Advice from the Other Side: Owning Your Career Path

With the spring semester coming to an end and summer quickly approaching, Terriers are securing all kinds of exciting summer internships, fellowships, research opportunities, full-time jobs, and graduate school acceptances. You’re happy that your friends are succeeding in their career development, but what happens if you don’t get the position you wanted, or the salary you were hoping for, or you haven’t received a job offer at all? It can be very easy to fall into a trap of comparing your career path with those around you.

I can tell you from firsthand experience that comparing yourself to your friends and your fellow students is dangerous and pointless.

Here’s why you should avoid making these comparisons:

It can set unhealthy goals. There’s nothing wrong with some friendly competition. After all, the job market is competitive, and you need to be driven to succeed. But comparing your career path to your friends’ and stressing yourself out to get to their level is unhealthy and fosters nothing but unhappiness and resentment. Instead of harping on what you can’t change, focus on working toward some healthy, personal goals that make you better and help you achieve what you truly want.

It doesn’t measure success. Success is defined in all types of different ways. What looks like success for your friend who started working at Google post-graduation, might not be how success looks for you. And that’s okay! Career development is a cycle that looks different for everyone, and it’s important to remember that.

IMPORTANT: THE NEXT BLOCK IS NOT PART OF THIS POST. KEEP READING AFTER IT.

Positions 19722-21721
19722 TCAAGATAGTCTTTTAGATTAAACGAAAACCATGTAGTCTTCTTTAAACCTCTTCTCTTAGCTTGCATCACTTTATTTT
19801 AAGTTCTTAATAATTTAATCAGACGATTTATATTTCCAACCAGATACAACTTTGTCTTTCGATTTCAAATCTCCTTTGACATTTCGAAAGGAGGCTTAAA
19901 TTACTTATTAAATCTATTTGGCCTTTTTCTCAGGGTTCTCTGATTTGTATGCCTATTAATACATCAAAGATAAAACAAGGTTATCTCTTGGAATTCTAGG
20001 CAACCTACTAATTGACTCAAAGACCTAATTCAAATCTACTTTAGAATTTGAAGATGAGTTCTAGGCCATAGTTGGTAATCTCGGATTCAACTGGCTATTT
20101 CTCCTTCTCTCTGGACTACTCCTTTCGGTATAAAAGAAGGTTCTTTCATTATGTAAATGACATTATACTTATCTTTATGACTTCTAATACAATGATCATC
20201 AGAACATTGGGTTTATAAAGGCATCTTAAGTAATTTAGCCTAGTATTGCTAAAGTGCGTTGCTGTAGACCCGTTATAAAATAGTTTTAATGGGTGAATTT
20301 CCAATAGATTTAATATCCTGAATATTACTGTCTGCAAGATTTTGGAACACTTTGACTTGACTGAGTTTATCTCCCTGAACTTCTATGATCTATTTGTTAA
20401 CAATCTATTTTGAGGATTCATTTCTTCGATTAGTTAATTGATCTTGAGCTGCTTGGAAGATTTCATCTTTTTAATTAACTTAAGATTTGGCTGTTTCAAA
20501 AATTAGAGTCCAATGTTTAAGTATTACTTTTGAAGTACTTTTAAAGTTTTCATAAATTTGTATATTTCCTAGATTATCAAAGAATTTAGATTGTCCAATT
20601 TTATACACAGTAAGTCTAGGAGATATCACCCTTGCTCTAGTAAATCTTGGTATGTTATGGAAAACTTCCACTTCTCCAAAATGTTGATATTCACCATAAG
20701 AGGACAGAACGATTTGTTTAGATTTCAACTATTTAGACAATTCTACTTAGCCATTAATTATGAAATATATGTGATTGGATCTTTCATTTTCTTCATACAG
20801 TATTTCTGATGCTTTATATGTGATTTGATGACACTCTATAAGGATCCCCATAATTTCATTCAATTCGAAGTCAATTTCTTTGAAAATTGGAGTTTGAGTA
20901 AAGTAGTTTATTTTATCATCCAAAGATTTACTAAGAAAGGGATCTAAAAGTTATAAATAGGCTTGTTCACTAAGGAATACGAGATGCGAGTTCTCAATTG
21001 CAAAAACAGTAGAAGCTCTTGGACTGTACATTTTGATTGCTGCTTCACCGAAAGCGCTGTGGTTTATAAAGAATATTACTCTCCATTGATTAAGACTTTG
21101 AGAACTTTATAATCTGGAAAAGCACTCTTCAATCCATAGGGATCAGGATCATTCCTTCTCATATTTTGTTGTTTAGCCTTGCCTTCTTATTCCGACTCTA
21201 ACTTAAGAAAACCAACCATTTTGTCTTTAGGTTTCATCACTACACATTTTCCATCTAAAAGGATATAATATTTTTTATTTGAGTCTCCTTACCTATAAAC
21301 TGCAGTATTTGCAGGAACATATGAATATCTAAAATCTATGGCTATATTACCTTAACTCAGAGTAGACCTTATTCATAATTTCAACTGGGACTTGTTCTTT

It’s a waste of valuable time. The more time you spend worrying about what other people are doing, the less time you have to work on your own career development. Comparing career paths only causes stress. Spend your time crafting your resume and writing strong cover letters, building your professional network, and strengthening your skills to help you land that dream job.

Comparing yourself to others is a natural part of being human, especially in such a crucial time of job and internship searching. It’s important to remember that everyone has a different career path and develops at their own pace. Assuming that your peers are more successful in their career paths than you are is often a false narrative. Work on reaching your own goals and defining what success means for you, and you will have a fulfilling career ahead of you.

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